Perhaps our joy has been replaced by navel-gazing (a term not original to me or my family): becoming so introspective, so wrapped up in our own thoughts and problems that we emotionally and spiritually fold inward, closing ourselves off from the world. We begin to hoard our time, thoughts, attention, and supplies. We become progressively more selfish. Thus, one of the very best antidotes for navel-gazing is an act of service. Choose to notice someone else’s needs, look them in the eye, and help. That small bit of generosity (time, money, attention, or something else) will uncork the fountain of any believer’s joy!

After Selfishness

When selfishness has sucked
away our joy, generosity
quickly replenishes it.

The religious elite of Amos’ day made sacrifices for bragging rights, ignoring the poor and oppressed all around them. Their hearts weren’t cheerful and their so-called generosity was actually an expression of selfishness. God rejected both the givers and the gifts (Amos 4:1-5). Instead, He prefers givers like the widow with two coins (Mark 12:41-44) who gave out of her desire simply to bless the Lord. When selfishness has sucked away our joy, generosity—especially toward the Lord—quickly replenishes it.

God wants us to give because we want to give, not because we feel obligated or pressured to give. He led Paul to praise the Macedonians because they begged for the opportunity to give despite their own circumstances (2 Corinthians 8:3-4), and He acknowledged the generosity of the Philippian Christians as well (Philippians 4:14-19). He also called the Corinthians to give out of their abundance and joy (2 Corinthians 9:6-8).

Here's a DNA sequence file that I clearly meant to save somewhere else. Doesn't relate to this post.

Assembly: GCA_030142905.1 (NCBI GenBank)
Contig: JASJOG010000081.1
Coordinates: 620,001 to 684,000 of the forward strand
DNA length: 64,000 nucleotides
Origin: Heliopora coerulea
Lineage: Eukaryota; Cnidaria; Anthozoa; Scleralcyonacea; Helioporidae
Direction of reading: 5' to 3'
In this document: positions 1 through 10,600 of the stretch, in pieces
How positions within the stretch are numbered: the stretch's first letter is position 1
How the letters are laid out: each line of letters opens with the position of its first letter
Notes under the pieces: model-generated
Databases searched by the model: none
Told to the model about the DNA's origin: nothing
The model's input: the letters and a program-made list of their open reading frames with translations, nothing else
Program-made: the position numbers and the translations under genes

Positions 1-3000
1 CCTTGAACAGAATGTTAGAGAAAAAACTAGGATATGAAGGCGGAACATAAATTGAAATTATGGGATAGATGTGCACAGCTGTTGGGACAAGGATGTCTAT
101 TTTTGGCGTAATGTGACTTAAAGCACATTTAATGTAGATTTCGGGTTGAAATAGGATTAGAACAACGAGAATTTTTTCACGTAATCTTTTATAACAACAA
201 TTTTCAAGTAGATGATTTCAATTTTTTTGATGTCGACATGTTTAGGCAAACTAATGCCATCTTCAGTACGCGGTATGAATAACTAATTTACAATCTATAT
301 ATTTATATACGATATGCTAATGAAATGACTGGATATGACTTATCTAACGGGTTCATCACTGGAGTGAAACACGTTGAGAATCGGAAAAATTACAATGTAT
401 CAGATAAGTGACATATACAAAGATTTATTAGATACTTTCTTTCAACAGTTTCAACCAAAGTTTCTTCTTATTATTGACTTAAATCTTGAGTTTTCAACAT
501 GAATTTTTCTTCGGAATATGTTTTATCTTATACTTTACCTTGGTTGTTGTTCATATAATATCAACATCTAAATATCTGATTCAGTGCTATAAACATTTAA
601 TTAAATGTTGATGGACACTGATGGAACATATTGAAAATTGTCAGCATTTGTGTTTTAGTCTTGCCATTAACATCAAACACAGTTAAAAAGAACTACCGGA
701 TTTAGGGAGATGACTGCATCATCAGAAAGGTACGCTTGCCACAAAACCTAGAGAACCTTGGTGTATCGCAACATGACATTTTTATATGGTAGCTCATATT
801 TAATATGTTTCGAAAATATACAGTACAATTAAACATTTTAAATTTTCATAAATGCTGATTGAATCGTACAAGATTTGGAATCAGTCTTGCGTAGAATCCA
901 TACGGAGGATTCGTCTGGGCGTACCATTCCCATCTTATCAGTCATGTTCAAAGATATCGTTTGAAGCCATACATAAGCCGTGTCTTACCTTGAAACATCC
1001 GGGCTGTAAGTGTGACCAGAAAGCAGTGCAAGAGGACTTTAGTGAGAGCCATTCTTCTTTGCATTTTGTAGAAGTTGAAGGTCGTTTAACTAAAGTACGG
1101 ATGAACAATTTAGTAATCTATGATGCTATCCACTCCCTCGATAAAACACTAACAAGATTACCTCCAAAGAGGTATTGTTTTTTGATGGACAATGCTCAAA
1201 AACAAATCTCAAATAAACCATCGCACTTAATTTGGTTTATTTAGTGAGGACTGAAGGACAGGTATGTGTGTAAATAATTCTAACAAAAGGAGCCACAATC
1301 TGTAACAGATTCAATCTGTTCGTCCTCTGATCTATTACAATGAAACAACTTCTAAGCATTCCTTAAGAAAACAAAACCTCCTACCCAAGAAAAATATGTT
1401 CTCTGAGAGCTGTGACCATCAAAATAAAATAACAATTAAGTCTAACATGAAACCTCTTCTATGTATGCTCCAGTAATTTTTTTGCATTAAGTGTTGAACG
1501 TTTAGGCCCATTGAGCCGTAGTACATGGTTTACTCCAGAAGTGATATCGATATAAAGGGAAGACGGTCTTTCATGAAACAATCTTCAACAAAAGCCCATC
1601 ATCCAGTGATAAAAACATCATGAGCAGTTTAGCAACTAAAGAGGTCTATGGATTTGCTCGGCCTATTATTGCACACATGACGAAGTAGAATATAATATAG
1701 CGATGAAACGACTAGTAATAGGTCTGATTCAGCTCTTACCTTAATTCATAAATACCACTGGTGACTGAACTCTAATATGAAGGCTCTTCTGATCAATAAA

When we give cheerfully, God is pleased and we are pumped-up with joy!

On the difference between giving out of obligation and authentic, joy-based generosity. My #generosity is #NotAboutMe via @Carole_Sparks. (click to tweet)

Have you known both kinds of giving—obligatory and voluntary? Have you sensed the pleasure of the Lord when you gave generously? I know you don’t want to brag, but we would all love to hear about how He’s blessed you in response to your giving. Share in the comments below!

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3 thoughts on “Generosity’s Connection to Joy

  1. I, too, dislike obligatory giving. I’ve wondered how the recipient feels, knowing the gift was given out of obligation. Does it still fill them with joy? Do they read past the stiffened offering and embrace the gift anyway? Thankful God is incapable of giving selfishly. A glance at the cross is a good reminder.

    Liked by 1 person

  2. Just a week or two ago, I felt obligated to give to a firefighter taking donations at the grocery store because he stuck a “I donated” sticker on my young son’s shirt when we went in. I knew it was a good cause, but I still didn’t like the method He used. It’s much better when we give out of our own hearts.

    Liked by 1 person